At what stage in your career did you take on your first pro bono case? 

I first started doing employment and social security cases with the Free Representation Unit as a BPTC student. Now as a practising barrister I still work occasionally with FRU (most recently in the Employment Appeal Tribunal) but more often with Advocate. They are both wonderful organisations.  

Why did you decide to undertake pro bono work? 

As a student, it was mainly to gain advocacy experience and help with pupillage applications. My reasons are different now: I get a real buzz out of using the skills I’ve developed in my practice to help clients who otherwise would not be able to get representation.  

What was the most memorable case you worked on, and what did you do? 

Two recent examples stand out. In one case I acted for an employee who was sacked for making a facebook post and brought a claim for unfair dismissal in the employment tribunal. The claim raised some novel issues about freedom of expression under Article 10 ECHR and how the employment tribunal should give effect to that. There were also some disputed factual issues and it was satisfying to cross-examine the respondent’s witnesses and uncover the facts that ultimately won us the case. It struck me that an unrepresented claimant would not easily have been able to make these legal submissions on human rights or unpick the respondent’s witness evidence in cross-examination.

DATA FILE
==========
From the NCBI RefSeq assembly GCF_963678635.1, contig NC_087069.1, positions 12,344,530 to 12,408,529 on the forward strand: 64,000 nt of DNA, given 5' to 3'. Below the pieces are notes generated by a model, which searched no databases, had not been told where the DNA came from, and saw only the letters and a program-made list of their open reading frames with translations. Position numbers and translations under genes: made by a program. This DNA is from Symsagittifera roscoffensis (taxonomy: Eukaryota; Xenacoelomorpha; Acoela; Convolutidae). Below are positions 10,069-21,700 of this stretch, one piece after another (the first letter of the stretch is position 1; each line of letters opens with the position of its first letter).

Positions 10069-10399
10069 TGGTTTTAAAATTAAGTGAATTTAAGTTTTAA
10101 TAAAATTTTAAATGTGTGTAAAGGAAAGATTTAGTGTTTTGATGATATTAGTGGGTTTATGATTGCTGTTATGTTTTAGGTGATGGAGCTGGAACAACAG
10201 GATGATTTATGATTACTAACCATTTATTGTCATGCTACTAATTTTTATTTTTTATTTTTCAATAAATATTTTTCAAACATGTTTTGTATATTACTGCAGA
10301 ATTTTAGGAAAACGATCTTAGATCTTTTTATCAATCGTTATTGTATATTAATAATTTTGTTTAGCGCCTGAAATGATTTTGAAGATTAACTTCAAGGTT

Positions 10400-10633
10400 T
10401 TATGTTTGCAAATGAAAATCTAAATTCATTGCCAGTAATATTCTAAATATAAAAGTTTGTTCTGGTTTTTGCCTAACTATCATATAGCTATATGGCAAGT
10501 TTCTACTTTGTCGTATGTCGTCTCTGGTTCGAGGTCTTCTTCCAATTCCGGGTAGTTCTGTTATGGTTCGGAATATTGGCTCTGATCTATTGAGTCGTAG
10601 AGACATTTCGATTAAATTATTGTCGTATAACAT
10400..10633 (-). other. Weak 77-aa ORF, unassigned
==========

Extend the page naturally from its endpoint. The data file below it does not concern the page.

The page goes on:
In another case I successfully acted for a war veteran in his appeal about his war pension (a social security benefit for people who have suffered injuries attributable to, or aggravated by, military service). See Brian's case study here. I reviewed and collated the relevant medical evidence, researched the law on causation and remoteness as it applies in this context, drafted written submissions and appeared at the hearing. I found it very rewarding to put my skills to use in this way and support the claimant through the process.  

What effect did pro bono work have on your career? 

The cases I did as a BPTC student confirmed to me how much I enjoy advocacy and reassured me I was heading down the right track. These days I think the effect of my pro bono work is more indirect: it is part of the body of advocacy experience that I draw on whenever I appear in court, and it is an important part of the varied diet that keeps me enthused about my work as a whole.  

What is the most rewarding thing about doing pro bono work? 

I like being able to look back at a case and see all the areas where an unrepresented claimant might not have been able to put their case fully and vindicate their legal rights. It is an odd feature of the law that the areas where people are most vulnerable and likely to need legal assistance are some of the most complex and inaccessible. So I like to do pro bono work in those areas in particular.   

What advice would you give to any barrister unsure about whether to start doing pro bono work? 

Get involved! Don’t feel the need to wait for a case that falls neatly within your wheelhouse. Even in an unfamiliar area, there is a lot of valuable work to be done just by helping to gather the relevant evidence. The law and legal submissions will fall into place with the necessary research: for example, regarding war pensions, there is an excellent and reasonably priced book on the law and practice of the war pensions tribunal which provides a great guide.